Philippines supports safeguards for Kuwaiti laborers


In the midst of a diplomatic impasse over a recent entrance prohibition on newly hired employees, the Philippine government defended its protective measures for migrant workers in Kuwait on Thursday.

Kuwait, where more than 200,000 Filipinos, primarily women, are employed, last week halted the issuing of new visas to anybody who did not already have a resident permit, including tourists, students, and businesspeople.

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This week, Department of Foreign Affairs Undersecretary Eduardo de Vega said that the embargo could have been in retaliation for Kuwait delaying the deployment of domestic servants to the Philippines in light of the January murder of a Filipina maid.

Another problem, according to De Vega, was the Philippine Embassy’s refuge for fugitive workers in Kuwait, which was supposedly against Kuwaiti law.

This week, a government delegation was in Kuwait to clarify the situation and handle any bilateral labor disputes, but little progress was made during the discussions.

“They maintain that we’re breaking their legislation. As a result, nothing has changed. Future conversations will be necessary, De Vega told reporters in Manila.”

“A long-term answer is what we want…  A long-term solution of this nature won’t be reached in a single conversation.”

In order to persuade another nation to engage Filipino workers, he continued, it would be “dishonorable” to flout Philippine rules that require embassy-run shelters for migrant workers.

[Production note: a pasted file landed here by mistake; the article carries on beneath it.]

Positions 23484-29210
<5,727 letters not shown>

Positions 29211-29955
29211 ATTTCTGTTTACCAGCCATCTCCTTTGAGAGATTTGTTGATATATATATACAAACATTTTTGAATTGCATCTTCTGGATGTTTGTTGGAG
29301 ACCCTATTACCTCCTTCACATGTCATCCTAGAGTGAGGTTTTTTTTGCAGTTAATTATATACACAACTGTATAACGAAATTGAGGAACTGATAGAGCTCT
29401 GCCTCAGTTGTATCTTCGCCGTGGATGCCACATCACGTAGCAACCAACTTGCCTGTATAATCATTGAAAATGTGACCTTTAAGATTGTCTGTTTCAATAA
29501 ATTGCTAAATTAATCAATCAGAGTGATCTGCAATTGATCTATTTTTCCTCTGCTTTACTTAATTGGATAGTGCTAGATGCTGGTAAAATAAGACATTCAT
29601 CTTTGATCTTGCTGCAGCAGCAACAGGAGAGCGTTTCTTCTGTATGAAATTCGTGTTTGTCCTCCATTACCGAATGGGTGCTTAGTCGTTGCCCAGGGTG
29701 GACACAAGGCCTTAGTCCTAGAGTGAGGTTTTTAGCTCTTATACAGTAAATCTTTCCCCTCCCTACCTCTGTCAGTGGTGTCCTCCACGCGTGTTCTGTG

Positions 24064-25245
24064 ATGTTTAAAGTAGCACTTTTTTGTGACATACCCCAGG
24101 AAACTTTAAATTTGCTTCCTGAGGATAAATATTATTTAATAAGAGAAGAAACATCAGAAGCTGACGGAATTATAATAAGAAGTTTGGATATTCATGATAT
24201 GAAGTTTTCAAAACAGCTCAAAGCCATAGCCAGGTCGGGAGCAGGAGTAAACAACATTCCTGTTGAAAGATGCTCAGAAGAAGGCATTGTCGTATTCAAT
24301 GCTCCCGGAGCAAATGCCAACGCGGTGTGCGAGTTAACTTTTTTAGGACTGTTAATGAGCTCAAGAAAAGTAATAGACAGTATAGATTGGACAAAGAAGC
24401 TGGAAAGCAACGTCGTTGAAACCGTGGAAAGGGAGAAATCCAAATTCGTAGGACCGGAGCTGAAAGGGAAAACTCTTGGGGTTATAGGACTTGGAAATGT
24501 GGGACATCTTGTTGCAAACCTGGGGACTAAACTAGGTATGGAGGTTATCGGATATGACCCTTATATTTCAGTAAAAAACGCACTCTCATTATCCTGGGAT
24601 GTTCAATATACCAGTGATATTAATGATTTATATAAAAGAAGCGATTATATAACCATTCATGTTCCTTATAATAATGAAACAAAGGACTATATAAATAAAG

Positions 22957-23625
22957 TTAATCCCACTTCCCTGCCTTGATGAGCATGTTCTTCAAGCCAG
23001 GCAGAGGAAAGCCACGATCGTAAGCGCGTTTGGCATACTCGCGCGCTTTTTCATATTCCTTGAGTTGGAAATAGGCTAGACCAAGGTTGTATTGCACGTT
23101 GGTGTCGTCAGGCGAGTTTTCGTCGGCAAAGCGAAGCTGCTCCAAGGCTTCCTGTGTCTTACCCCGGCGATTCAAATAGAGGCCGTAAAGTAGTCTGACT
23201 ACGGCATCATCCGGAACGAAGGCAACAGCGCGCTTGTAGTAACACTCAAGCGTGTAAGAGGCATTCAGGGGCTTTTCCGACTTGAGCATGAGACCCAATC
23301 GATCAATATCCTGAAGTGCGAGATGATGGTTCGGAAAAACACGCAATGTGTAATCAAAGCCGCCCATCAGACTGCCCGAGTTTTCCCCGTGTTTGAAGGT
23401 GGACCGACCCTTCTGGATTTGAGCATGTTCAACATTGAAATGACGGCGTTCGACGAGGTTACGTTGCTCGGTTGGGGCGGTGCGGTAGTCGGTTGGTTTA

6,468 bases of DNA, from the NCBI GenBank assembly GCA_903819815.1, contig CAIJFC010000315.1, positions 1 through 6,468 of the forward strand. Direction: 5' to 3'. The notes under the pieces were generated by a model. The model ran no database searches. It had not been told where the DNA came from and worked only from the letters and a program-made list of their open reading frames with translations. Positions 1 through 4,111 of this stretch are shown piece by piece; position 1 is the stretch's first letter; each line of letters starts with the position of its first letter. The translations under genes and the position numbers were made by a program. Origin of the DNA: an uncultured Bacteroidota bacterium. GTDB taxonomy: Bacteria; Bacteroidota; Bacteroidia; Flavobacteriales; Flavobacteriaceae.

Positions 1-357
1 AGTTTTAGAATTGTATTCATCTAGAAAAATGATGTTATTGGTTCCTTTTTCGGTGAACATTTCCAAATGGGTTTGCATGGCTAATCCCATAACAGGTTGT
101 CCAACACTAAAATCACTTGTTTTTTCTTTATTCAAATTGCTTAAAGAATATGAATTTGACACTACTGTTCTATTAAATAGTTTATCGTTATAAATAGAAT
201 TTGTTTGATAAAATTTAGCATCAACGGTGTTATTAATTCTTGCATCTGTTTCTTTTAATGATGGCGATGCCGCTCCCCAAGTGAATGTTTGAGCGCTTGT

The Department of Migrant Workers and the Department of Foreign Affairs of the Philippines stated in a joint statement that the delegation from their country “expressed its full respect for Kuwaiti laws and profound appreciation for the hospitality of its government and people” for hosting Filipino workers.

The team “explained that all actions taken by the Philippine Embassy and the Philippine government are solely to ensure the safety and welfare of our own nationals on issues related to services being rendered to our migrant workers,” according to the statement.

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Statistics from the Department of Migrant Workers show that there were more than 24,000 incidents of abuse and violations against Filipino workers in Kuwait in 2017 compared to just 6,500 incidents in 2016.

The murder of Jullebee Ranara, 35, whose burned remains were found in Kuwait’s desert in late January, was not the only incident of this kind that led the Philippine government to carefully examine the status of its citizens.



Hashim Sheikh: He is a comprehensive personality whose personality has many social, philosophical and mystical aspects besides scientific and cultural characteristics. He writes many articles and also writes poetry from time to time.

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